The main plot also has a satisfying ending that brings back another kind of alien previously seen on the show. I also liked the fact that young William Scully was mentioned again.

And at risk of angering the fanboys/fangirls, I'm hoping that Doggett and Reyes haven't been forgotten about and that they've not just been killed off. I'd like to see them return in supporting roles.

Next book: A Storm of Swords, Part 1: Steel and Snow (George R.R. Martin)
mask

Book 223: The Carnival Master by Craig Russell

Book 223: The Carnival Master (Jan Fabel #4) .
Author: Craig Russell, 2008.
Genre: Euro Crime Fiction. Police Procedural.
Other Details: Paperback. 448 pages.

The Cologne police know a woman is going to die. They know the day it will happen. And they're powerless to stop it. They call on an outside expert: Jan Fabel, head of Hamburg's Murder Squad and Germany's leading authority on serial killers. Fabel is on the point of leaving the police for good, but Carnival in Cologne is a time when the world goes crazy, and he is drawn into the hunt for the Carnival Cannibal. What he doesn't know is that he is on a collision course with a crack special forces unit from Ukraine and a disturbed colleague with a score to settle. Fabel finds himself on a trail of betrayal and vengeance, violence and death. And once more he faces his greatest enemy. The true Master of the Carnival. - synopsis from UK publisher's website.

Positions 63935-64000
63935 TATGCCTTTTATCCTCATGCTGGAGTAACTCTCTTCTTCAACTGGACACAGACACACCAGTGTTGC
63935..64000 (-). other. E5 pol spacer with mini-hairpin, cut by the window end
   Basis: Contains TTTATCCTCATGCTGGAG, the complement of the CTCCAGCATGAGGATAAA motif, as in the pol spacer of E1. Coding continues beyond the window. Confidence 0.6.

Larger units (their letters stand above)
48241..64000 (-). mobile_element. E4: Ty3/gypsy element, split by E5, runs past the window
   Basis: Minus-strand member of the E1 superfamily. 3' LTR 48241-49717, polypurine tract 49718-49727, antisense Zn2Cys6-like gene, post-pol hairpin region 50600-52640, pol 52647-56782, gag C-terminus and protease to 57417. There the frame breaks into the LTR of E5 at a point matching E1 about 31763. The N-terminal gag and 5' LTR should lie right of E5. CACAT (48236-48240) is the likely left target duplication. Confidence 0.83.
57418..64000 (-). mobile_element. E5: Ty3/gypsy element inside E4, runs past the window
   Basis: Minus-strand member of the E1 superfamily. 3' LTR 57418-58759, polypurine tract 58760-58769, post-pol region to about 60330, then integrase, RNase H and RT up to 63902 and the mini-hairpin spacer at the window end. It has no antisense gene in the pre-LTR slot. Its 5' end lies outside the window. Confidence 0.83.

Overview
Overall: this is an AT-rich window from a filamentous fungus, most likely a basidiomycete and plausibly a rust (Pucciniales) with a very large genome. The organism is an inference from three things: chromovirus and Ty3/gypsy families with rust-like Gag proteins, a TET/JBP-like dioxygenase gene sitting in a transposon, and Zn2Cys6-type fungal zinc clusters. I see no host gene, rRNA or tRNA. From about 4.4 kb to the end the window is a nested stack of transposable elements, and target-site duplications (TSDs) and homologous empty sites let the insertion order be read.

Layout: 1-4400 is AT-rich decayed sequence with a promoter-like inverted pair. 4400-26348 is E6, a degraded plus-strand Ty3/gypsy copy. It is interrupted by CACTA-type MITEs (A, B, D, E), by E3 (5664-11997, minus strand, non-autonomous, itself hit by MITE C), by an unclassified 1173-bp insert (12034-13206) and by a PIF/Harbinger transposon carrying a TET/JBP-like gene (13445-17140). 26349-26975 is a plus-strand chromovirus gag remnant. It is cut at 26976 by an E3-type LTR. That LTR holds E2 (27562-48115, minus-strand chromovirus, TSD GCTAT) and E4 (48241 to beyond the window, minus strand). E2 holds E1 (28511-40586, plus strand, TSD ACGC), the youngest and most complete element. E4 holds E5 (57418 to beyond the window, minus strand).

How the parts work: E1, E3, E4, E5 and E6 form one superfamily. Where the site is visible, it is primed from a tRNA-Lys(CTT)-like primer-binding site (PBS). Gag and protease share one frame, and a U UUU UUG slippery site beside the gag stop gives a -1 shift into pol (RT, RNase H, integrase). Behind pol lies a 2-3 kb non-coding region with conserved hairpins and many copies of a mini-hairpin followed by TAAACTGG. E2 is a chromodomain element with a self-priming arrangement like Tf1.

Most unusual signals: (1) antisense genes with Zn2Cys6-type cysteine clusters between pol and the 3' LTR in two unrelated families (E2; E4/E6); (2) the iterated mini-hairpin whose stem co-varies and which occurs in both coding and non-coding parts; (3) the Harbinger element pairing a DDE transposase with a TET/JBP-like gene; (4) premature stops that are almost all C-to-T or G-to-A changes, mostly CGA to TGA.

Another in this highly engaging series of police procedurals based in Germany. Although I enjoyed it very much I did wonder if the narrative was a little too divided between the Carnival murders and the quest on the part of the special forces group, Fabel's colleague and finally Fabel himself to bring to ground Vasyl Vitrenko, the Ukrainian baddie who has been Fabel's nemeses since the first novel in the series.

Still by the final pages both plot strands were brought to a satisfying conclusion with some very clever twists. Craig Russell also did a great job of capturing the world-turned-upside-down atmosphere of Cologne's Carnival. Some aspects of the murders are quite gruesome and did nothing to assuage my Coulrophobia.
Briana and Aunty Tara
  • blinger

Books 13 & 14 - 2014

Book 13: A Series of Unfortunate Events: Book the Fifth: The Austere Academy by Lemony Snicket – 221 pages

Description from bookdepository.co.uk:
As the three Baudelaire orphans warily approach their new home Prufrock Preparatory School: they can′t help but notice the enormous stone arch bearing the school′s motto Memento Mori or "Remember you will die." This is not a cheerful greeting and certainly marks an inauspicious beginning to a very bleak story just as we have come to expect from Lemony Snickett′s Series of Unfortunate Events, the deliciously morbid set of books that began with The Bad Beginning and only got worse.

Thoughts:
Still working my way through these. This one introduces the characters of Isadora and Duncan Quagmire who seem to be in a fairly similar situation to the Baudelaire children and who attempt to help them escape Olaf once again. This time he is disguised as a running coach he tries to run the children effectively to death. The ending’s to these books are starting to get more and more adult in their content, a trend I have noticed as I get further through the series. Still relatively interesting and nice quick reads.


13 / 50 books. 26% done!


4580 / 15000 pages. 31% done!